“I didn’t even realize that becoming a professor was an option for me,” says School of Education Professor Adriana Ruiz Alvarado. Originally from Los Angeles, Alvarado attended University of California, Berkeley, with the intention of studying journalism.
While an undergraduate student, Alvarado came to a crossroads. “My involvement in on-campus groups and organizations at UC Berkeley piqued my interest in higher education,” she says. “Since Berkeley didn’t have an education major, I picked a major that was most closely related to education, which was social welfare.”
Alvarado had initially planned to become an elementary school teacher. But after working as an undergraduate academic advisor at the University of California, Los Angeles Department of Spanish and Portuguese, she changed her mind. “I was around a lot of faculty members and students who were in graduate school, and I realized that I could continue my own education,” says Alvarado.
Alvarado remembers wanting to attend college throughout her childhood, due to her parents’ constant encouragement. “My parents instilled in me the idea that education was really important and that it would influence my future,” she says. “Going to college was something they always wanted to do but weren’t able to. They were both immigrants, so they just didn’t have the resources to further their education.”
Alvarado was an undergraduate student when the DREAM Act (Development, Relief, and Education for Alien Minors Act, providing a path for citizenship for those brought to the United States as children) was first proposed in the U.S. Senate. “Since then, I have seen close friends and my own students have their hopes shattered every time it has failed to become federal legislation,” she says. “I believed then and believe even more strongly now that a bipartisan agreement needs to be reached because DACA [Deferred Action for Childhood Arrivals] students deserve a solution. How we can support them without one is an important issue in higher education.”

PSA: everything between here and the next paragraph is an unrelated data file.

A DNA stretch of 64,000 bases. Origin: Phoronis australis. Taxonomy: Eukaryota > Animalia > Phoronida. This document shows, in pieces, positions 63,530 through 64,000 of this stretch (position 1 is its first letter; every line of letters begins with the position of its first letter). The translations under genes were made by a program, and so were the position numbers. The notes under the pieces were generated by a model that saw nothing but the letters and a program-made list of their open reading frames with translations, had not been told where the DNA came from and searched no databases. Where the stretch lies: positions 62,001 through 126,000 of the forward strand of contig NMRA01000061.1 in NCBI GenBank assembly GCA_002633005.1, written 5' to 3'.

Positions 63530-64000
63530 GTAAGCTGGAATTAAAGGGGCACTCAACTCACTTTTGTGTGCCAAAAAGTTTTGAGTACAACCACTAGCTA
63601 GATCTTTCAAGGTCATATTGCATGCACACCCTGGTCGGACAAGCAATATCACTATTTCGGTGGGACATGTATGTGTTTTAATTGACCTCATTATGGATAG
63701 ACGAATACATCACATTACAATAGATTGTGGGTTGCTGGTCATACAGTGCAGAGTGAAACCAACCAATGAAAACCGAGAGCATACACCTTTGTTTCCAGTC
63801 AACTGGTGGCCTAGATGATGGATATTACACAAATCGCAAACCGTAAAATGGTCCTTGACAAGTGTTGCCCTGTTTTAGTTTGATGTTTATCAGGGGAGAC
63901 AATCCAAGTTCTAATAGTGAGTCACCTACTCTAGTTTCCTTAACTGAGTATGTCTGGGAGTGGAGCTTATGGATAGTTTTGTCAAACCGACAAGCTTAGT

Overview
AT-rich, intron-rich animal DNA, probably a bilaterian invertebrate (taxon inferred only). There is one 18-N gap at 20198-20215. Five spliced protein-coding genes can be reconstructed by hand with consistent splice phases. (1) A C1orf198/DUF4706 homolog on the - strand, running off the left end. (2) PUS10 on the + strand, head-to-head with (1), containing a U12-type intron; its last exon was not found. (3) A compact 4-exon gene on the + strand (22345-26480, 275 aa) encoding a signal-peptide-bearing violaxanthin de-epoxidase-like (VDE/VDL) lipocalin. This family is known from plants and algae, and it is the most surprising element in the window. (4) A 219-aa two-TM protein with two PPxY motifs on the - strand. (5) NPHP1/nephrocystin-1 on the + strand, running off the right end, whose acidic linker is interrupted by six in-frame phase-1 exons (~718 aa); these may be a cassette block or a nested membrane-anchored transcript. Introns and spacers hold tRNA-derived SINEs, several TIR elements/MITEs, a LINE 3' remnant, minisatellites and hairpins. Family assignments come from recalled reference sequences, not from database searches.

The transition from high school to college was difficult as a first-generation college student, Alvarado recalls. “Being away from home and navigating the campus both academically and socially was really hard for me,” she says. “Because UC Berkeley was so large, it was hard to find my place at first.”
Once Alvarado became involved in different clubs and programs in college, though, she began to feel comfortable. “I was so fortunate to feel like I belonged,” she says. “There were some organizations I was a part of for all four years of undergrad that helped me find my career path, and, through them, I created life-long friendships.”
When asked if she has any advice for current first-generation college students, Alvarado encourages students to believe in themselves. “First-generation students should know that they belong on campus,” she says. “I hope they take advantage of everything available to them, whether it be going to office hours, connecting with programs and clubs, or building relationships with faculty. Those things really help.”
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